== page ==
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Sherman Hemsley's will contested while his body awaits burial

Michigan residents may have heard that iconic television star Sherman Hemsley, star of "The Jeffersons" passed away several weeks back. And as is rather common when a celebrity dies, long lost relatives pop up to contest the will and delay probate for whatever reasons. Such is the case with Sherman Hemsley, whose body will be kept on ice until a local probate court can rule on his will, which is being contested by a man who claims to be Hemsley's brother.

According to reports, Mr. Hemsley signed a will roughly six weeks before he died of lung cancer in late July of this year. In the will he named his "beloved partner," a 56-year-old woman who lived with Hemsley, as the sole beneficiary of his estate. Court documents estimate his estate to be worth more than $50,000. Currently Mr. Hemsley's body resides in an El Paso funeral home pending a court ruling in the matter.

The will is being contested by a Philadelphia man who claims to be the star's brother and said the actor's will may not have been created by Mr. Hemsley. No other information was provided on exactly why the man thinks the will may not be valid. The woman named as sole beneficiary told a media outlet that she met Mr. Hemsley after he left Los Angeles and the limelight of being a celebrity with his friend and they were both broke and struggling at the time. Over time, the three of them became friends and eventually lived together.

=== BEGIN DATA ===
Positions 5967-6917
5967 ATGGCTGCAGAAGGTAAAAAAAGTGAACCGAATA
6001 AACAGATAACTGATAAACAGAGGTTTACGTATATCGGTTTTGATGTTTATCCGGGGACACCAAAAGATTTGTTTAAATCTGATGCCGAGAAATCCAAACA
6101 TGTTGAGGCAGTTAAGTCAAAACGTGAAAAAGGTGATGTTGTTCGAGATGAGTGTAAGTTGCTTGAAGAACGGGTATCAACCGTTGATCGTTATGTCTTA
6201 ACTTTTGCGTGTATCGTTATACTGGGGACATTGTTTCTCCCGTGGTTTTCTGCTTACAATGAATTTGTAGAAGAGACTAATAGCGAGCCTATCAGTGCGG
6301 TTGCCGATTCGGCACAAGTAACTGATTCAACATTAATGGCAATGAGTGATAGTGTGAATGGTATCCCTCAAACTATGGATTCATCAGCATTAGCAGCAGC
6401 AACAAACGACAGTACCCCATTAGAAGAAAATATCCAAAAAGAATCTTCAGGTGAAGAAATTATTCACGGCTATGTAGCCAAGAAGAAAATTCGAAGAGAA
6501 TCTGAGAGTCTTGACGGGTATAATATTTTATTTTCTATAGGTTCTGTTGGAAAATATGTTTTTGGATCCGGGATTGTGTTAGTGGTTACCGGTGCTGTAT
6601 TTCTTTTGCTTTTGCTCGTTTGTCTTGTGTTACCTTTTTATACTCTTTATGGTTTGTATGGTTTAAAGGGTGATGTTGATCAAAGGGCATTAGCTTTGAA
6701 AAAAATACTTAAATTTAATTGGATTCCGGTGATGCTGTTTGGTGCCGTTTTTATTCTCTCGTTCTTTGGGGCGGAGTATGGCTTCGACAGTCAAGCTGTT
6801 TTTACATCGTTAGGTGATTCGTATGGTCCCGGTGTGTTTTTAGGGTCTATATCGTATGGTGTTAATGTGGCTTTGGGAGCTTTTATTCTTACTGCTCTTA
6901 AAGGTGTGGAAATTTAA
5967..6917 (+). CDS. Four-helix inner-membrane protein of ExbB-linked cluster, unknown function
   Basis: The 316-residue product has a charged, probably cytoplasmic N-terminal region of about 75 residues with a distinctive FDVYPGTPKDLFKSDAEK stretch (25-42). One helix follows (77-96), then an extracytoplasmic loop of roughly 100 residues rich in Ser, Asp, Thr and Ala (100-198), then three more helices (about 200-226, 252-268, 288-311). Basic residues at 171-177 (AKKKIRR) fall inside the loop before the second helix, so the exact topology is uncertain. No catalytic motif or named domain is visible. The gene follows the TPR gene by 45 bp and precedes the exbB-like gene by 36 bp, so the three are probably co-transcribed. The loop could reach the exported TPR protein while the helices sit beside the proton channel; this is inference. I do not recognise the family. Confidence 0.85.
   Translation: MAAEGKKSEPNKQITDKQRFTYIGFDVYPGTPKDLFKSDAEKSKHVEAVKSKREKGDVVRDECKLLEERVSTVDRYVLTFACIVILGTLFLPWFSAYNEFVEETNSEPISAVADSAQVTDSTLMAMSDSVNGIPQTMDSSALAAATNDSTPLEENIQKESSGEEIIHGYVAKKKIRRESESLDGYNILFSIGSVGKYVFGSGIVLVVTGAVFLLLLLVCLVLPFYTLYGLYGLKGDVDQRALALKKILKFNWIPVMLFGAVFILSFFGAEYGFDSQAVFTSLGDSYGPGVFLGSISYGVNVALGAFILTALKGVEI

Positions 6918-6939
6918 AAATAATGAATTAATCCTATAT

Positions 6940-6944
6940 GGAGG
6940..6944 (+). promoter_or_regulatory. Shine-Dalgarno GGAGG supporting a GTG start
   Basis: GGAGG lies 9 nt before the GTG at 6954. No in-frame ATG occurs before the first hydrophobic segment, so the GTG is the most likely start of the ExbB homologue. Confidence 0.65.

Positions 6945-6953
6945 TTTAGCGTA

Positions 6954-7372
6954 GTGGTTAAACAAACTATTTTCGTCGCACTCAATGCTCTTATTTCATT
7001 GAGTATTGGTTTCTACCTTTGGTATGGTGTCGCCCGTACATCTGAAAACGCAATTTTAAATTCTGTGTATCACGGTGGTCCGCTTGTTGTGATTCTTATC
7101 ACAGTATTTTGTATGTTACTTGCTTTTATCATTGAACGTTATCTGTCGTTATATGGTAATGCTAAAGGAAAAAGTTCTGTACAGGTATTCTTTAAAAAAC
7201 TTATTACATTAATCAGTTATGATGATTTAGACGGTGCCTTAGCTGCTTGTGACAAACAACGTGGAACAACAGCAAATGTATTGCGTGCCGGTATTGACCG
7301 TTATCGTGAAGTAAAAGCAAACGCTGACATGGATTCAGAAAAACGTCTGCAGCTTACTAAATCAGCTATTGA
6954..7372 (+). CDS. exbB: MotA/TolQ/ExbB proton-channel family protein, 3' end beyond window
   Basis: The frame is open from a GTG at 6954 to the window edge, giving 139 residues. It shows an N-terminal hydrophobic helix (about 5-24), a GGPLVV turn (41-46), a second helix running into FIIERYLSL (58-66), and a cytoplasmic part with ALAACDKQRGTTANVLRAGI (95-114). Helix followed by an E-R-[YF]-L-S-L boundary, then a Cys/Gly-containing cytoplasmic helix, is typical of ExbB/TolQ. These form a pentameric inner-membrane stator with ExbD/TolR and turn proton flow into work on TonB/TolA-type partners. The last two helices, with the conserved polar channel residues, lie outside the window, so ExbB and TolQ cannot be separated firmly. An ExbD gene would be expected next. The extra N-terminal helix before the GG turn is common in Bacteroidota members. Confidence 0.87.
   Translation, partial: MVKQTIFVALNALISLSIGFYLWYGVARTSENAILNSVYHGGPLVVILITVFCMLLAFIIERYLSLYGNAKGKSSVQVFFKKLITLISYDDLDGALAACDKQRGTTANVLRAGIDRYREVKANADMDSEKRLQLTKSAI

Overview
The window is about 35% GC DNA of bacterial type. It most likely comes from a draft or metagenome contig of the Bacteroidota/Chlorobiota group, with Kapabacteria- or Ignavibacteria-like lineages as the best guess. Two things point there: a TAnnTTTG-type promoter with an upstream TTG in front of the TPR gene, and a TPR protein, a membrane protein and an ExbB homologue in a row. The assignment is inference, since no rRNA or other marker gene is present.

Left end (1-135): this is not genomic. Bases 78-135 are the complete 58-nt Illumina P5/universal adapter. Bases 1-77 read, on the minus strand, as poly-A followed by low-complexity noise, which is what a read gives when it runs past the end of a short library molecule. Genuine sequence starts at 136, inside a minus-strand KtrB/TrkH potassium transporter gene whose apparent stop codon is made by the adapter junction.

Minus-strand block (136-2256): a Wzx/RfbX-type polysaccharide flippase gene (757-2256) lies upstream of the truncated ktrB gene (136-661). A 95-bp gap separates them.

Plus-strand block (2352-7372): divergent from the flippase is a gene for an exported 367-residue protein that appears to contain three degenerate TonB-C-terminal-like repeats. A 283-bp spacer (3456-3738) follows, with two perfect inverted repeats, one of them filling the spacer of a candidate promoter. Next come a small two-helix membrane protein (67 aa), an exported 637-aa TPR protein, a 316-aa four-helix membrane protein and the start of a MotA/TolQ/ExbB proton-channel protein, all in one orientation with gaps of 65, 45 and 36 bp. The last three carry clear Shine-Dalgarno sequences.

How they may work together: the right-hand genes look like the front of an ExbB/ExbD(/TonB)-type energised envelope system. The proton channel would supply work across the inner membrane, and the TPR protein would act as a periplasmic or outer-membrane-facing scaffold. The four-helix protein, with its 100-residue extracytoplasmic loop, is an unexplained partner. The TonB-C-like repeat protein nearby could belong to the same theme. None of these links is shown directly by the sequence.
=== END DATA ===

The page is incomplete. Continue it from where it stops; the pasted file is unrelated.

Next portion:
The woman said the entire time she knew Mr. Hemsley as a friend and while acting as his manager for more than 20 years he never once mentioned he had relatives. The attorney listed in court documents for the Philadelphia man did not return any inquiries and no court date has been set for the case to be heard by a probate judge. When a will is contested it can cause a multitude of problems and delays in settling the deceased person's estate, as evidenced in this case.
Having a last will and testament is important however it is just as important that the will be a solid, legally binding document that works to eliminate any uncertainties in the exact wishes of the deceased. There are a number of estate planning strategies that can be used in declaring your wishes, including specifically naming a party you do not wish to benefit from your estate upon your passing.

Yahoo News, "Will dispute prevents burial of Sherman Hemsley," Juan Carlos Llorca, Aug. 30, 2012

Our Huntington Woods, Michigan, law firm handles a wide range of estate planning and probate litigation issues. Visit our Macomb County probate representation page to learn more.

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